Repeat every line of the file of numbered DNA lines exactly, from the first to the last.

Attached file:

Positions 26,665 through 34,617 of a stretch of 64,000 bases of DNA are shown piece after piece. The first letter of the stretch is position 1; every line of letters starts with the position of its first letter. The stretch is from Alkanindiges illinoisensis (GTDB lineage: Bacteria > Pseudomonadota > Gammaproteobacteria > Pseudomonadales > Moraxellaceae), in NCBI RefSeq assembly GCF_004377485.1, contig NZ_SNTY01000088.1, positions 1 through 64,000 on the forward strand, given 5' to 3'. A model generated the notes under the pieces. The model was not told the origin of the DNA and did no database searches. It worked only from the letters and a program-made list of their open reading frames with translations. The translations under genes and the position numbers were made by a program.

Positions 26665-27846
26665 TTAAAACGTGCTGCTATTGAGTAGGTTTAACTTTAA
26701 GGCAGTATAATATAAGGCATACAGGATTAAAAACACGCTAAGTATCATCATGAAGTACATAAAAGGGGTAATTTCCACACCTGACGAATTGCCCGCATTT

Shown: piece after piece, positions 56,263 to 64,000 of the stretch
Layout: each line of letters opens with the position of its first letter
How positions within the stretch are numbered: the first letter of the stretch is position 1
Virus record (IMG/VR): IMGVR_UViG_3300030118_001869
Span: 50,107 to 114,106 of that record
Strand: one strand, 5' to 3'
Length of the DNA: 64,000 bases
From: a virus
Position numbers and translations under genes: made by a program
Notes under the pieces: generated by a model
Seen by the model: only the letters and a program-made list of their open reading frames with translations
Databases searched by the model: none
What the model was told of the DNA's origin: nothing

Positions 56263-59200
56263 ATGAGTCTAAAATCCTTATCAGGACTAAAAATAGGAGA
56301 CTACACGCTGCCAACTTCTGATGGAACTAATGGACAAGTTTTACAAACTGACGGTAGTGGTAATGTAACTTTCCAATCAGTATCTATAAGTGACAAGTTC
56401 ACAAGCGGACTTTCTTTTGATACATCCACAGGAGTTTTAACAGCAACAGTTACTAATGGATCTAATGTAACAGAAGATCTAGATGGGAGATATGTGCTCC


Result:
Positions 26,665 through 34,617 of a stretch of 64,000 bases of DNA are shown piece after piece. The first letter of the stretch is position 1; every line of letters starts with the position of its first letter. The stretch is from Alkanindiges illinoisensis (GTDB lineage: Bacteria > Pseudomonadota > Gammaproteobacteria > Pseudomonadales > Moraxellaceae), in NCBI RefSeq assembly GCF_004377485.1, contig NZ_SNTY01000088.1, positions 1 through 64,000 on the forward strand, given 5' to 3'. A model generated the notes under the pieces. The model was not told the origin of the DNA and did no database searches. It worked only from the letters and a program-made list of their open reading frames with translations. The translations under genes and the position numbers were made by a program.

Positions 26665-27846
26665 TTAAAACGTGCTGCTATTGAGTAGGTTTAACTTTAA
26701 GGCAGTATAATATAAGGCATACAGGATTAAAAACACGCTAAGTATCATCATGAAGTACATAAAAGGGGTAATTTCCACACCTGACGAATTGCCCGCATTT

Shown: piece after piece, positions 56,263 to 64,000 of the stretch
Layout: each line of letters opens with the position of its first letter
How positions within the stretch are numbered: the first letter of the stretch is position 1
Virus record (IMG/VR): IMGVR_UViG_3300030118_001869
Span: 50,107 to 114,106 of that record
Strand: one strand, 5' to 3'
Length of the DNA: 64,000 bases
From: a virus
Position numbers and translations under genes: made by a program
Notes under the pieces: generated by a model
Seen by the model: only the letters and a program-made list of their open reading frames with translations
Databases searched by the model: none
What the model was told of the DNA's origin: nothing

Positions 56263-59200
56263 ATGAGTCTAAAATCCTTATCAGGACTAAAAATAGGAGA
56301 CTACACGCTGCCAACTTCTGATGGAACTAATGGACAAGTTTTACAAACTGACGGTAGTGGTAATGTAACTTTCCAATCAGTATCTATAAGTGACAAGTTC
56401 ACAAGCGGACTTTCTTTTGATACATCCACAGGAGTTTTAACAGCAACAGTTACTAATGGATCTAATGTAACAGAAGATCTAGATGGGAGATATGTGCTCC